Royal Dutch Shell Group .com

Financial Times: UK nuclear chief seen as Shell candidate


By Carola Hoyos and Cathy Newman in London

Published: April 20 2004 21:28 | Last Updated: April 21 2004 11:10  


Hugh Collum, the departing chairman of British Nuclear Fuels, is being considered by some board members of Royal Dutch/Shell to replace Lord Oxburgh who is due to retire next year as non-executive chairman of the embattled energy group's UK board.


The company confirmed on Wednesday that Lord Oxburgh, who is 70 next year, will reach the maximum age for serving non-executive directors. Lord Oxburgh has made clear to non-executive members of the board he wants to retire soon.


Certain directors of Shell Transport and Trading - the UK arm of the Anglo-Dutch group - who want to unify the dual board see Mr Collum as a way to strengthen their case against opponents of the idea, especially on the Royal Dutch board. No decision has been made to unify the board in spite of pressure from some of Shell's largest shareholders.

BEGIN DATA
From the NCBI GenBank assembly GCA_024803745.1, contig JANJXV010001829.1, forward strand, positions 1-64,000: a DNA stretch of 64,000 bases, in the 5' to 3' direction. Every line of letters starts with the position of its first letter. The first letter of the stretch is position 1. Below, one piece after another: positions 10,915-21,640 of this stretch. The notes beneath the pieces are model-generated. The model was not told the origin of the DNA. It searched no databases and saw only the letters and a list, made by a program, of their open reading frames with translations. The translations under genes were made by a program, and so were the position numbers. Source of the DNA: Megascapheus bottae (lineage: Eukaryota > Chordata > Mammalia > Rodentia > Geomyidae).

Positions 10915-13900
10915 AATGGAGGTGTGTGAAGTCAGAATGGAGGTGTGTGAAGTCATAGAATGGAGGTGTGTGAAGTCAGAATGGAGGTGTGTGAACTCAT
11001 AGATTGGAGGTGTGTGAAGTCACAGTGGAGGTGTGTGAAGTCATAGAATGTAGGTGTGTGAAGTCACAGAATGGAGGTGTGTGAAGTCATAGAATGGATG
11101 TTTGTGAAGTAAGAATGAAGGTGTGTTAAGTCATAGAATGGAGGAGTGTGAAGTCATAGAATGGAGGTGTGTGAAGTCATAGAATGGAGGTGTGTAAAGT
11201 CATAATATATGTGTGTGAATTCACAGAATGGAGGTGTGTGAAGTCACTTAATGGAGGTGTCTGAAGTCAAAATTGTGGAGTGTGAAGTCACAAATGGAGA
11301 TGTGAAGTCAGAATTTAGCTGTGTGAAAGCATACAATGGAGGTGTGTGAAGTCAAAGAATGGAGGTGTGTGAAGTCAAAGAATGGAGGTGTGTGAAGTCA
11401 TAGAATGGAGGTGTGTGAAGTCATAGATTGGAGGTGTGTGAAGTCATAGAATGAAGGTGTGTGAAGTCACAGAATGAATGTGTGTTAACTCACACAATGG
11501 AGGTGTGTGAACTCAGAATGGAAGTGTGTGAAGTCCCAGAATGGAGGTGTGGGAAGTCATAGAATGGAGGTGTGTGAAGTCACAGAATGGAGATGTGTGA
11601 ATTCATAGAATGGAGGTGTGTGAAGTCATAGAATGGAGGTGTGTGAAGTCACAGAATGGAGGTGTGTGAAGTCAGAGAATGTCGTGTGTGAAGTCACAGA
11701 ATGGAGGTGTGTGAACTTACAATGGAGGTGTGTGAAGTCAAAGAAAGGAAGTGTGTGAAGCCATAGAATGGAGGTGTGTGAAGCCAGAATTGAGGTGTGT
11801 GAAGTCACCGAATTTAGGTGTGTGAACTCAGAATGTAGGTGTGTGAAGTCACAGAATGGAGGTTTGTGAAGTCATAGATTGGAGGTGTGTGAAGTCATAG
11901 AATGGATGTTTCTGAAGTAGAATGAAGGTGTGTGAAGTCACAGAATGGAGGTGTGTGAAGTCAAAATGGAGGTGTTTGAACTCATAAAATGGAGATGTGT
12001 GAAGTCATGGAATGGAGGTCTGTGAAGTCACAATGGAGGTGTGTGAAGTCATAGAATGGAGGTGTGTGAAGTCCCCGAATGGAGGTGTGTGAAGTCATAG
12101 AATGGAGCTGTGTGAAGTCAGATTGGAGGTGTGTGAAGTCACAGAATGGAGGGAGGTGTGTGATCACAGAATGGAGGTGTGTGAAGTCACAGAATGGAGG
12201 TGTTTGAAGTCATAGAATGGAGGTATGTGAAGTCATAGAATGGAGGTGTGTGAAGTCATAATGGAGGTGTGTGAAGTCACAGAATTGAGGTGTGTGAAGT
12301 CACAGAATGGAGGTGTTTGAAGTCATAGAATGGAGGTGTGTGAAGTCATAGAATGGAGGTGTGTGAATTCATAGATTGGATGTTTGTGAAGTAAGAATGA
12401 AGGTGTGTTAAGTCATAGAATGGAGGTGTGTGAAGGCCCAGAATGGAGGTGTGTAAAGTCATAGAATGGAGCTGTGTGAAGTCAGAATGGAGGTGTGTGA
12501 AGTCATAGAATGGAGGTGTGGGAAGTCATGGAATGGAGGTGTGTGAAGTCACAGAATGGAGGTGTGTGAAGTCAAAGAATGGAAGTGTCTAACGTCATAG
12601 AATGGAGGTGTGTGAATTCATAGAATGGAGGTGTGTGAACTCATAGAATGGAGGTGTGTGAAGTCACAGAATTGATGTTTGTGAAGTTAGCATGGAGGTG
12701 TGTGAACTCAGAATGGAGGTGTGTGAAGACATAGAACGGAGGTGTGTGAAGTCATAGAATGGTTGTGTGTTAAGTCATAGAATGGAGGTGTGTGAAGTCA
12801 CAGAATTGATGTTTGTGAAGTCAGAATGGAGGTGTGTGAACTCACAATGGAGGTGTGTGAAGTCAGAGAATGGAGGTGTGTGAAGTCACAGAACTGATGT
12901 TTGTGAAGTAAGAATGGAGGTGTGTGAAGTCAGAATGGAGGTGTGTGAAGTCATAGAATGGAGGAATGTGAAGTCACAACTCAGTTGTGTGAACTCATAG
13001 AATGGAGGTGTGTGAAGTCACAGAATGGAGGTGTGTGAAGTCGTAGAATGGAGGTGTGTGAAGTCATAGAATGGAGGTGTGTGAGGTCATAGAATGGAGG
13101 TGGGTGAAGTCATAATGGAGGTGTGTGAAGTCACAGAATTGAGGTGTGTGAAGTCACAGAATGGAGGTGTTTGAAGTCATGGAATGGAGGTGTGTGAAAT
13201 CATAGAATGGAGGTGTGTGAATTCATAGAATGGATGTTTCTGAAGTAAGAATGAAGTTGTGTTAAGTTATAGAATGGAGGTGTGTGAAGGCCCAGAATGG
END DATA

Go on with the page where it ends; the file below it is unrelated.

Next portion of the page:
Discussions on candidates are at the very early stages but Mr Collum, who announced his retirement from BNFL's board this week, is said to be entertaining the idea of joining Shell.


A person close to Shell said Mr Collum's experience in handling BNFL's troubled nuclear clean-up contract in the US would be especially valuable because Shell dealt with the investigations launched by the US Securities and Exchange Commission and the Department of Justice.


Mr Collum, appointed to BNFL's board in July 1999, became chairman two months later. In the US, he stewarded BNFL through one of its worst scandals when company cost estimates for a government contract to treat highly radioactive liquid wastes in Hanford, Washington, where nuclear weapons were produced, escalated from $6.9bn to $15.2bn from 1998-2000.


Shell announced on January 9 that it had wrongly booked 20 per cent of its oil and natural gas reserves with the SEC. Sir Philip Watts, chairman, and Walter van de Vijver, head of exploration and production, were asked to resign in March.


Other potential candidates for the chairmanship include Sir John Kerr, a non-executive director of Shell Transport and Trading.

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